1.07/ Enteral Nutrition Intolerance - PART 2
17 Min. 04Sec. | July 08, 2019
INTRO: Hello and welcome to Clinical Nutrition Notes – a podcast where we speak with guest experts and opinion leaders about the art and science of clinical nutrition – brought to you by Nestlé Health Science Canada. This podcast is intended for health care professionals, for education purposes.
I am your host, Bethany Hopkins, Medical Affairs Manager with Nestle Health Science.
Today we will be talking with Anton Emmanuel M.D. about approaches to managing enteral nutrition intolerance. Dr. Emmanuel is an academic neuro-gastroenterologist at University College London and consultant gastroenterologist at University College Hospital and the National Hospital for Neurology and Neurosurgery at Queen Square. His clinical work encompasses being director of the G.I. physiology unit at University College Hospital as well as providing a gastroenterology service at Queen Square. Dr. Emmanuel's research includes basic gut neurophysiology and the study of the pathophysiology and management of gastrointestinal disorders of the upper and lower gut in neurological disease and functional conditions. He is the editor of the journal Frontline Gastroenterology.
Hopkins: Thank you for joining us Dr. Emmanuel. As a neuro-gastroenterologist you're involved in the management of many individuals receiving enteral nutrition. In our last conversation we began exploring enteral nutrition intolerance from its prevalence, the many G.I. symptoms patients are experiencing and how they present, to what clinicians should be thinking about when they're assessing these individuals.
Today we'll continue to explore this concept of enteral nutrition intolerance and G.I. symptoms but this time focusing on the management considerations for clinicians when they're working with these patients. So, I'd like you to begin with the upper-G.I. symptoms that patients may experience, and what are some of the management considerations that we should be thinking about.
Emmanuel: Thank you. So, yes, I think if we're talking about the upper-G.I. symptoms we'd sort of begin to lump in those patients who have either nausea/vomiting, or reflux symptoms, or early satiety after feed, or even those with abdominal discomfort. And we'd start looking at those, and the first thing I guess we'd all do as clinicians is to think about looking at the rate of, and the style of feeding we're giving. Should we carry on with infusion feeding, or should we think about bolus feeding? We should think about the time of feeding, sometimes we need to change the feed timing if the vomiting/diarrhea we mentioned last time suggests that actually that's a critical part of this, the feeding events are very much related to the vomiting episodes. Then sometimes we need to avoid that, to avoid the symptom triggers that are there. Sometimes patients say, “look the diary showed us that it happened after my exertional, my gym session,” and then we need to work around that.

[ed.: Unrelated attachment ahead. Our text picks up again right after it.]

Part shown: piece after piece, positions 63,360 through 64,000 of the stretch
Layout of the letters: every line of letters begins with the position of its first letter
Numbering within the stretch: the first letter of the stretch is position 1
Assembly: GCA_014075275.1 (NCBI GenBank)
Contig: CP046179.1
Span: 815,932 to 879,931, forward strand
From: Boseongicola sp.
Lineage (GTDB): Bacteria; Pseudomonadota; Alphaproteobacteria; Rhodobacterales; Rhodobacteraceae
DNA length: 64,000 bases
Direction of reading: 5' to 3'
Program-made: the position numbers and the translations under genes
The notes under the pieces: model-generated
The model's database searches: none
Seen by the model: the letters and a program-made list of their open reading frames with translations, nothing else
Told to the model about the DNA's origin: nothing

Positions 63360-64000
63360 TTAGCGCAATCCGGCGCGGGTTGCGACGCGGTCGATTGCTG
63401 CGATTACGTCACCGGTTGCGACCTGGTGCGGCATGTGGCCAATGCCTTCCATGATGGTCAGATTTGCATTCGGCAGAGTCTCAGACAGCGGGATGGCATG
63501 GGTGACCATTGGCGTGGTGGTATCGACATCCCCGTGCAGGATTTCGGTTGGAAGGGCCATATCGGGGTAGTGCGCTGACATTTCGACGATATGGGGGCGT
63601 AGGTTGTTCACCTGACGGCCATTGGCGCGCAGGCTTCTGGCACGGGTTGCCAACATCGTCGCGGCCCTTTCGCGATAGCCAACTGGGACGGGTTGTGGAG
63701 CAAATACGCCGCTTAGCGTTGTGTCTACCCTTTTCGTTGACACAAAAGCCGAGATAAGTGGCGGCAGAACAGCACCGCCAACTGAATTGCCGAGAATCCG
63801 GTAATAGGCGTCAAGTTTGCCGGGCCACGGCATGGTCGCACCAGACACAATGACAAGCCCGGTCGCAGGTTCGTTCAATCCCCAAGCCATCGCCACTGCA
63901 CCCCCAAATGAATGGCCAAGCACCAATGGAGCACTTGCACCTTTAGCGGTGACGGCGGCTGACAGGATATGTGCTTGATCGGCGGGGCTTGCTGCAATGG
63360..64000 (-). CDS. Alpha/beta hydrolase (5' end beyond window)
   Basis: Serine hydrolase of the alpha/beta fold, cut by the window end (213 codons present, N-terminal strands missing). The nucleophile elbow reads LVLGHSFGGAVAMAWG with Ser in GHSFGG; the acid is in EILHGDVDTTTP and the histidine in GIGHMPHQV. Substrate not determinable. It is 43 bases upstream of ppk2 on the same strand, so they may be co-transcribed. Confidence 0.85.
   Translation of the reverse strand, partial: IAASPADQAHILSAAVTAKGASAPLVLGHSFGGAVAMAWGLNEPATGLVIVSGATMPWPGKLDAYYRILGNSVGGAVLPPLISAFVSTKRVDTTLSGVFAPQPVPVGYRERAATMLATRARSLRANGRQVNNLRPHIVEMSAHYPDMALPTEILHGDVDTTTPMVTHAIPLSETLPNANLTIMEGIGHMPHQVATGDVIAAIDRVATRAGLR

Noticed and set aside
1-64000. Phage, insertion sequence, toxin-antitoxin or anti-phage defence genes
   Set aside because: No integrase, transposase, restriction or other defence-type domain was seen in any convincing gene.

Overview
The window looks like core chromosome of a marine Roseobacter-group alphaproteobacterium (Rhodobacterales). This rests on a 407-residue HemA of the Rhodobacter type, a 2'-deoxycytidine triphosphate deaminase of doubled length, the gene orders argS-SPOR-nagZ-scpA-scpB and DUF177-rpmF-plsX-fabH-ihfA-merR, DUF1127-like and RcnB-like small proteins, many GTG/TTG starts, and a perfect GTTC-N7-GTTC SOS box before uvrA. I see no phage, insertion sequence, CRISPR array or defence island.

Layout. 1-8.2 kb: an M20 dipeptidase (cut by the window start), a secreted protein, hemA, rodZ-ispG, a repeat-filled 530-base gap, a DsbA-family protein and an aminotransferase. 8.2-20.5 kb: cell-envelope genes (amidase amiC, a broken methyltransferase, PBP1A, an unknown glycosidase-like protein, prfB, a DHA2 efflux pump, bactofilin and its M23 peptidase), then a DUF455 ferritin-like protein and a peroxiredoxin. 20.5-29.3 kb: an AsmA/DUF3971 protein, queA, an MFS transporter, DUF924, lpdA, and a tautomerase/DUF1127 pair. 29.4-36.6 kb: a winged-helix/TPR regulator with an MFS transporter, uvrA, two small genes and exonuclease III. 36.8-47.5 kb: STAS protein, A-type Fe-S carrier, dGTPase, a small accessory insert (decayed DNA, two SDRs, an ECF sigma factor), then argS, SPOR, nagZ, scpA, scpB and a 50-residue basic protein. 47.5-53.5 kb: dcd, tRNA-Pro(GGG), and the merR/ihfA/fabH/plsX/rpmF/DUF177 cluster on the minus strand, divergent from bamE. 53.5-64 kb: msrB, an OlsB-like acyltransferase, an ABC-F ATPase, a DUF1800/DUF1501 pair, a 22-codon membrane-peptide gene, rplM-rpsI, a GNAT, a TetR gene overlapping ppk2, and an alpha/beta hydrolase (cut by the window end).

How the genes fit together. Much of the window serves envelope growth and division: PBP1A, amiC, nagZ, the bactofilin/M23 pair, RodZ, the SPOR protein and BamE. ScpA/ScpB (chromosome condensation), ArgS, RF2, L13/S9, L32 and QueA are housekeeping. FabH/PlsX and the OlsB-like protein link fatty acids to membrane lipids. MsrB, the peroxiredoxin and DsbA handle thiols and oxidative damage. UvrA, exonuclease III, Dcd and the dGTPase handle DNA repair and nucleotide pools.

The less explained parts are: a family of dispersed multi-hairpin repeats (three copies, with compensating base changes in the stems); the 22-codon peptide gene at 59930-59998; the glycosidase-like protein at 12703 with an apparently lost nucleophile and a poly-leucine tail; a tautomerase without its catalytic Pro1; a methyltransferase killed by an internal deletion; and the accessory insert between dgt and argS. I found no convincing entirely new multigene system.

Then, as I say, the other thing – it's really quite a big consideration and we're very invested in in my unit in London – is the idea of considering bolus feeding where possible. We can talk about what that means maybe, but that's quite an interesting issue. I think some of us have very set ideas, and I guess if I could summarize my perspective to be that I am open to the idea as an extra bit of the armamentarium rather than saying it's what everyone must do. But it's another option for change as we go through. Sometimes we say reduce feed volume and talk about making a different concentration of feed. Sometimes we reduce the size of water flushes as a way of trying to reduce the impact of this. Some of this may seem obvious to some of the listeners but actually for some of us, it's worth it, remembering these little things that may make a small difference.
Occasionally it's possible to suggest to the GP or similar the family doctor, changes of medication. It's not uncommon for patients to be taking anticholinergic drugs – which they don't need though given them after hospital admission – and they've just carried on being prescribed, and actually discontinuing the unnecessary antihistamine or the bladder medication can have a profound effect on reducing the burden on the patient. Or switching anti-Parkinsonian medication – a lot of patients who are taking these drugs have a side effect of making their bowel move slower and their whole gut move slower. Making sure the patient is in a good position, at least 45 degrees if possible, when they're fed or more upright, ensure the feed timings don't reduce the efficacy of other medications, especially the PPIs – the proton pump inhibitors. We know that if we are taking those drugs it's best taken on an empty stomach, and if somebody's having a very long continuous feed then the effect of those drugs is lost, and then their ability to reduce secretion and reduce vomiting is wasted. So, we have to train the patients to time their drug in those quiet moments.
So, there’s those first-line type things, and then there’s the second-line approaches which are to, we would say in very specific conditions if somebody has a lot of intolerances in their history we would think about talking about soy formulas where we suspect or know there are intolerances. If we have a patient who we’ve suspected from our assessment had a problem with gastric emptying and gastroparesis we would be very keen to start them on a whey-based peptide feed because we believe that makes a big difference to the kind of speed of digestion and their ability to get through the stomach more quickly. And then we move onto third-line options, which are the much more radical ones, which involve the wider team which is to consider other forms of say jejunal feeding or the like. So, there’s a lot of meat on that bone I’ve just mentioned there, and maybe we want to discuss some of that a bit more.